I’m hopeful that the big people beat up little people philosophy comes with an “all things being equal” caveat. It seems to me that talent & a healthy dose of Napoleon complex has carried some stature challenged players through some pretty great careers.

    • Baloophi

      I’m hopeful, too. I believe (as you astutely point out) that “all things being equal” he would prefer bigger players… perhaps even give a slightly lesser player the edge if he has exceptional size.

      But I also think Kelly is a realist. As we know, the original quote came after being asked if the free agent signings were indicative of wanting longer, taller players: “We want taller, longer people because bigger people beat up little people.”

      But I think Kelly would agree that there are plenty of bigger people who don’t beat up little people, and plenty of little people who beat up bigger people.

      • Anders

        Remember one of the safeties we signed was Patrick Chung who is a small safety and no where near Kelly’s preferred size

        • anon

          Always wondered if that was just b/c there was no one else left. I actually liked the signing after pre-season, but i was wrong.

      • Michael Winter Cho

        One thing I wonder is how size matters in the playoffs, where things seem to get a little sloppy and grabby and sometimes the finer points of skill might be obliterated in the general scrum. A tendency to be a little bigger rather than a little quicker might be an advantage there.

    • A_T_G

      This was exactly my thought in reading Tommy’s post. And I think from the few roster moves we have to go on, there are hints that this is true. Damarius Johnson over Momah? QED.

      • Dominik

        Altough: does Johnson really have more talent? ;)

        • A_T_G

          You know Tommy’s motto: Hindsight is 20/20, at least until you have in-home LASIK, then all bets are off.

  • Baloophi

    OFF TOPIC! WARNING: HOCKEY!

    A friend of mine had a unique opportunity to play hockey in Dodger Stadium this week and write about it. Thought some of you might enjoy the read…

    http://www.hollywoodreporter.com/news/how-i-met-your-mother-673531

    • planetx1971

      Good stuff.

    • TommyLawlor

      Funny guy. And I went to YouTube for the Alan Thicke clip. “2 Beavers are better than 1.” Oh my…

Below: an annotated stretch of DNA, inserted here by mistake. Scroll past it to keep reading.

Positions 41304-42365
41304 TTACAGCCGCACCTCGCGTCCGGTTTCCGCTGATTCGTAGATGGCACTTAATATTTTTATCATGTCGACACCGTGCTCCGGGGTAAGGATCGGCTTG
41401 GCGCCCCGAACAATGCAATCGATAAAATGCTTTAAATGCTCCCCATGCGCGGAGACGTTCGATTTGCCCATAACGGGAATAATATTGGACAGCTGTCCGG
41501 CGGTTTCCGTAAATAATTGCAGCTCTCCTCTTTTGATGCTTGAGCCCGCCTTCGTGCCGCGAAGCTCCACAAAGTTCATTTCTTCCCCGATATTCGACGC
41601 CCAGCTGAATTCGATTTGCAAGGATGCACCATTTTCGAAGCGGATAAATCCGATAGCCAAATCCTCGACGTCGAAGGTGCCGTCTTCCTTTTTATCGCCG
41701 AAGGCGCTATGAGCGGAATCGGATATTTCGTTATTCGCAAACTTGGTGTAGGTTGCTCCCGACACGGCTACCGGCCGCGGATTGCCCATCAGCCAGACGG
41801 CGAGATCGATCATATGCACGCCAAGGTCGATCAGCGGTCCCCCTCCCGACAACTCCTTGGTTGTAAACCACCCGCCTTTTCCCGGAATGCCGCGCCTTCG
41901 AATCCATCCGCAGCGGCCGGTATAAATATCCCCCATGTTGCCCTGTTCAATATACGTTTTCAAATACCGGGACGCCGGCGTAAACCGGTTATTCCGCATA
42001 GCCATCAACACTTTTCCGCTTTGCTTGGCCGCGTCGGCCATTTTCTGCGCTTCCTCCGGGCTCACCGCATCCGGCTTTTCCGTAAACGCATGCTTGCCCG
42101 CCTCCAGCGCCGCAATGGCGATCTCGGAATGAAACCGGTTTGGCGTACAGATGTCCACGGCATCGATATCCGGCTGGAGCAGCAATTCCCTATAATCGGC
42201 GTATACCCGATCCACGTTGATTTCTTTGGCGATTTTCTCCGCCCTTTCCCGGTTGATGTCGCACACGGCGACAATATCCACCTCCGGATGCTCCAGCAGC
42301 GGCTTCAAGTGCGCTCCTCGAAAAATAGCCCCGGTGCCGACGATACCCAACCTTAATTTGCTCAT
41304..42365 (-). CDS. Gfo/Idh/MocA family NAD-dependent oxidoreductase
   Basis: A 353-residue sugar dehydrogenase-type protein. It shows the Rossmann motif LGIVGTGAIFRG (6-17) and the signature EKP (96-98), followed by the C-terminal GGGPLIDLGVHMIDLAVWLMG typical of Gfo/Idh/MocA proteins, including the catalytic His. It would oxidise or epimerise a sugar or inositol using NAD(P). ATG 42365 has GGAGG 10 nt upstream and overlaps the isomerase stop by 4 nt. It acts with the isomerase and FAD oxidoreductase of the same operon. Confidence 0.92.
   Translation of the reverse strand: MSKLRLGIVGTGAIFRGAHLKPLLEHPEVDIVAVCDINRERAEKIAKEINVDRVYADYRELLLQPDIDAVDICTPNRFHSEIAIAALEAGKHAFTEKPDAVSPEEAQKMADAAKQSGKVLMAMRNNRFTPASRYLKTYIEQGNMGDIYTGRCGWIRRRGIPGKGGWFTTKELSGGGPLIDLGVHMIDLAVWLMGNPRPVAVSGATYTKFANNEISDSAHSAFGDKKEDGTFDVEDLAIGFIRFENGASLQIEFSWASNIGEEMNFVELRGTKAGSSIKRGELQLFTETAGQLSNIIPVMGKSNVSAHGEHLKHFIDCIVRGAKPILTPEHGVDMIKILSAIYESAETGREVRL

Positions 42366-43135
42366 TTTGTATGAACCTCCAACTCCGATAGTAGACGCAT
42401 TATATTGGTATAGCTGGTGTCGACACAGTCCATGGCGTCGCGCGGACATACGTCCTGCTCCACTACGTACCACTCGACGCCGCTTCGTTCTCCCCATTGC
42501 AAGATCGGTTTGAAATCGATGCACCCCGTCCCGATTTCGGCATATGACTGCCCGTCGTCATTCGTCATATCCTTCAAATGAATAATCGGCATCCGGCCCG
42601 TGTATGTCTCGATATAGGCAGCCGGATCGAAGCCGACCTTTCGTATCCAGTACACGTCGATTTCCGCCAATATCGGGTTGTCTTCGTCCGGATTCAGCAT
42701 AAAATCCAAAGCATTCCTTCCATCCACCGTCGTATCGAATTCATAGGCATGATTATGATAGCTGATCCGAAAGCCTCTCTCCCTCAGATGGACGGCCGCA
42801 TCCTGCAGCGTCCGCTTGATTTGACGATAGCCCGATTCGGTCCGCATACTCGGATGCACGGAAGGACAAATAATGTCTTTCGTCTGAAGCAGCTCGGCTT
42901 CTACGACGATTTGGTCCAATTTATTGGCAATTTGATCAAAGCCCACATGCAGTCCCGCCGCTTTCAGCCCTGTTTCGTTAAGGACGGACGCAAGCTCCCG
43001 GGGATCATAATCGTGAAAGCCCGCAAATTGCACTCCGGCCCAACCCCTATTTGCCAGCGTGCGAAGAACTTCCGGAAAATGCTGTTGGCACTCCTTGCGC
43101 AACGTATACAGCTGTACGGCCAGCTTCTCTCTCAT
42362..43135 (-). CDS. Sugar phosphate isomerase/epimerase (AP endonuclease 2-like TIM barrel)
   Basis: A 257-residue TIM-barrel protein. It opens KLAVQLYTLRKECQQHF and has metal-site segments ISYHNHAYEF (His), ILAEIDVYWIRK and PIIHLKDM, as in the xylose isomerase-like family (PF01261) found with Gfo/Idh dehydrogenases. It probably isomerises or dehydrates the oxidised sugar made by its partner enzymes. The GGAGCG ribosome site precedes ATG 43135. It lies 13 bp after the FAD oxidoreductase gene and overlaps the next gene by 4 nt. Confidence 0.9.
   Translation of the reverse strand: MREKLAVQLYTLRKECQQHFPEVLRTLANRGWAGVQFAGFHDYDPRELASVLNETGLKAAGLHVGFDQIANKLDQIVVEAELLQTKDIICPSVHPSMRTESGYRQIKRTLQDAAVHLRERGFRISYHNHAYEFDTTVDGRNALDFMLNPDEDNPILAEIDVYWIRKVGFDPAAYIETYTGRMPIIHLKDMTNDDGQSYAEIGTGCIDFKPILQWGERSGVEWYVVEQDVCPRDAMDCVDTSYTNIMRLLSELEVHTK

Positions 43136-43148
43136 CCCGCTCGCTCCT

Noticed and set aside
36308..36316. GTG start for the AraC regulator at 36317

• http://iKillRats.com/ Charlie Kelly

    i can see us using the draft to rebuild the WR corps… with both mac and coop not coming back.

    • Media Mike

      I’m not $ure about that. It really depends on what those guys are offered money wise. In either case, I wouldn’t mind an upgrade at WR2 w/ Robinson from Penn State.

  • Media Mike

    Tent Cole, based on dead money alone, is going to be the starting ROLB in 2014.

    • Anders

      He will be on the roster but might not start if a rookie beats him out

      • Media Mike

        Outside of Clowney, or possible Barr, I don’t think one could reasonably expect a rookie ROLB to come in here and take over that starting job.

        • Anders

          my point was more that his dead money has no part in him starting or not.

  • Media Mike

    Outside of Kruger coming in with the additional weight, strength, etc. and adding to the DE rotation, I wonder if there are any 2nd year players who are going to take a big step up in their contributions for 2014. Kruger isn’t going be JJ Watt, but I’m hopeful we get a Brett Keisel type out of the deal. Not a pro bowler, but a solid starter at 3-4 DE who has the size to set the edge by hooking the tackle and letting the OLB terrorize the QB from that side.

  • Dominik

    “Pete Carroll and John Schneider have built a team that is truly made of
    individuals. At some spots, they have the smallest player in the league.
    At others, they have the biggest. Carroll does a great job of turning
    these individuals into a team”

    I agree. Altough Carroll seems to have his perceptions as well. He generally likes small (speedy) pass rushers and big secondary players. There are exceptions from that perception, of course.

    I read an article about the Seahawks in which the author wrote that Carroll and Schneider focus on the strenghts of the players and not on their weaknesses. They are not saying: “yeah, he’s great at X, but we don’t pick/sign him because he’s bad at Y.” They say: “he’s great at X, let’s try to find a way to use that ability.”

    That’s simplistic, of course. But an interesting attitude, at least.

    • Media Mike

      That makes a lot of sense. Unless you’re getting Reggie White, what player is really that good at every single task asked of him at that position on the field?

      • Dominik